Of a Meede. cap. 51.
A Méede hath plentie of heye to féede beastes with, and is called Pratum in Latine, and the olde Romanes gaue thereto that name: for it is a place alway ready and prest, and néedeth not trauel of tilling, as Isidore sayth. And such pla∣ces be called Prata, for they be alwaye readie to beare grasse and hey, and Prata, méedes, be watred and moysted with riuers, streames, and wells. And for plen∣tie of humours it giueth alway feeding and nourishing to moares and rootes of hearbes. And meedes be springed with hearbes and grasse, and flowres of diuers kind: and therefore for fairenesse & gréene springing that is therein, it is saide, that méedes laugh. Also méedes for they bée greene, they bée lyking to the sight, and for swéete odour, they bée liking to the smell, and feeding the tast with sauour of theyr hearbes and of theyr grasse.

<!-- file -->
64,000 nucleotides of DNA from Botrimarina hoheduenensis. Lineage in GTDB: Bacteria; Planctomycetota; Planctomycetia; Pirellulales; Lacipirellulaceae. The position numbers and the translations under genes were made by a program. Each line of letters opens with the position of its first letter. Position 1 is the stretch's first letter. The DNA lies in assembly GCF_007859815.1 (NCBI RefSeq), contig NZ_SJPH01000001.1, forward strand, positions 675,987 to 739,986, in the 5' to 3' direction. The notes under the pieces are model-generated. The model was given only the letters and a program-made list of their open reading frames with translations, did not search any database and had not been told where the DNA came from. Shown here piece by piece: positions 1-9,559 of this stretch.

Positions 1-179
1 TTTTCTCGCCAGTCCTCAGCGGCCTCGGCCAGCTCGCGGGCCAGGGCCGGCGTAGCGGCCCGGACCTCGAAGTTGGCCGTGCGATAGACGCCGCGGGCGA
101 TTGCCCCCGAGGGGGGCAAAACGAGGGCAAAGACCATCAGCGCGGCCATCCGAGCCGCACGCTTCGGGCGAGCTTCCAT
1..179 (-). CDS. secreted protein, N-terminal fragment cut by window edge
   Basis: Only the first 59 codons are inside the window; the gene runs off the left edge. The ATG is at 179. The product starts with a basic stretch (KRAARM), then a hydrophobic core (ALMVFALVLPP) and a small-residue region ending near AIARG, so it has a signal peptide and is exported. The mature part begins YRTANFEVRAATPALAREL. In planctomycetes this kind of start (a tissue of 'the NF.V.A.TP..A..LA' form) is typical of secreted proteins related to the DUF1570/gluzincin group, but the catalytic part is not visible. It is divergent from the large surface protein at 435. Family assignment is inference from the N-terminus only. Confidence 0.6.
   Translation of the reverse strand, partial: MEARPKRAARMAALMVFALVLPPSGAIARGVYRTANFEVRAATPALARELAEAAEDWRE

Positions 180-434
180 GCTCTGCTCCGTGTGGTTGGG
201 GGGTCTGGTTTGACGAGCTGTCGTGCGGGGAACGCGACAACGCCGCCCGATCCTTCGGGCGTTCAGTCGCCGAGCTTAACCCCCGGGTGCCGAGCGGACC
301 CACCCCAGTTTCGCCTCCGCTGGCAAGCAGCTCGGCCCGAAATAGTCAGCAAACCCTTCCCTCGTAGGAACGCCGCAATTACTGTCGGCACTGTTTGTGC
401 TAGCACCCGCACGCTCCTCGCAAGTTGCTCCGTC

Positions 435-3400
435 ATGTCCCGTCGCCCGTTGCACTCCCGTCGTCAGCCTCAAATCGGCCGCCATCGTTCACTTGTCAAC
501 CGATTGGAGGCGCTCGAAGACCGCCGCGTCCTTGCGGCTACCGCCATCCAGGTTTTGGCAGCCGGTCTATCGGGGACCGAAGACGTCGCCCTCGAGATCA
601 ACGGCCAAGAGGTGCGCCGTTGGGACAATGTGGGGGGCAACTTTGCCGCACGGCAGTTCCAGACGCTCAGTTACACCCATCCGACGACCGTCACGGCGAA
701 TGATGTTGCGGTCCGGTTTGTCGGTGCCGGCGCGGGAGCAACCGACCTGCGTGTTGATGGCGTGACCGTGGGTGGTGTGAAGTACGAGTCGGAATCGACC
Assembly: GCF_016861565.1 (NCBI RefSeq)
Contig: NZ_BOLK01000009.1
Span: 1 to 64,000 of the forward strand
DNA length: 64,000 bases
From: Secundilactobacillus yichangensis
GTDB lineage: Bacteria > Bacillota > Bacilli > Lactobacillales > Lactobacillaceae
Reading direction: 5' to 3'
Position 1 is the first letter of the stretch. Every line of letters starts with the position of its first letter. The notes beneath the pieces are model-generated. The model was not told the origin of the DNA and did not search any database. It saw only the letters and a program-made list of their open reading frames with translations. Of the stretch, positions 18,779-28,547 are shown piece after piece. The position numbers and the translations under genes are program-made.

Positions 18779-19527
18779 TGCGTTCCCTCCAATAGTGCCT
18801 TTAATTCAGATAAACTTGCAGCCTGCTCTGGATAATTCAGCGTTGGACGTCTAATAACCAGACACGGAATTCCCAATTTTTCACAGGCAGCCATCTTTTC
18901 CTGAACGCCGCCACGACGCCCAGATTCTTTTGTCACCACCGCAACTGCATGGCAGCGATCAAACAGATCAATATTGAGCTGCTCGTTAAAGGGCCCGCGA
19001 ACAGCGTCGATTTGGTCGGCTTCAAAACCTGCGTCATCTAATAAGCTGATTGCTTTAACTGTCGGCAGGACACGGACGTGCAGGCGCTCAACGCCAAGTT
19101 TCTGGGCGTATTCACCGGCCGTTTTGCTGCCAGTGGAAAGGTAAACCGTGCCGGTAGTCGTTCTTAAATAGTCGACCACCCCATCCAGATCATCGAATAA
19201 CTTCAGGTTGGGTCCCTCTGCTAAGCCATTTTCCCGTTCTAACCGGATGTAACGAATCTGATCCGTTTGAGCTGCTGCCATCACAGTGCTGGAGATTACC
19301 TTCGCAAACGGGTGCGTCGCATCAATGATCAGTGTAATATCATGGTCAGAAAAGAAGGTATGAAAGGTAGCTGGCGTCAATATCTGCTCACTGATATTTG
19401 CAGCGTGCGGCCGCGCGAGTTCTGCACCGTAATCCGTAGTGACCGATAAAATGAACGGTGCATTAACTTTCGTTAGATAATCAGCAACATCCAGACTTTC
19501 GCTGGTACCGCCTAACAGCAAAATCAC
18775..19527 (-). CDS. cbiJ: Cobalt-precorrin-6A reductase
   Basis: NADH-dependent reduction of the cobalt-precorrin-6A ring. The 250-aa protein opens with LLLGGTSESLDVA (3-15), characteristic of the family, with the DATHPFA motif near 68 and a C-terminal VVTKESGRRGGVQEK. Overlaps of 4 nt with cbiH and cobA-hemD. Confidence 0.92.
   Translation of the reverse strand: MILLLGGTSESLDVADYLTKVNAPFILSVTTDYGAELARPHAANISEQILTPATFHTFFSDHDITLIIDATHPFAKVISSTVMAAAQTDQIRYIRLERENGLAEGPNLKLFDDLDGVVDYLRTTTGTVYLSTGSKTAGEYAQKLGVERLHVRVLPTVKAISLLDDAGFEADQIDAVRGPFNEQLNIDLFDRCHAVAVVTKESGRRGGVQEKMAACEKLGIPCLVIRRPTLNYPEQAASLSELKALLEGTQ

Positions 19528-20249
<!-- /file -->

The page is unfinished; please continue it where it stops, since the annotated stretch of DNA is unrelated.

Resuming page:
Hearbes and flowres of méedes giue ho∣nie to Bées, and bréed plentie of milke in beasts & in flocks, & heale woundes, and remedie against diuerse sicknesses and euills.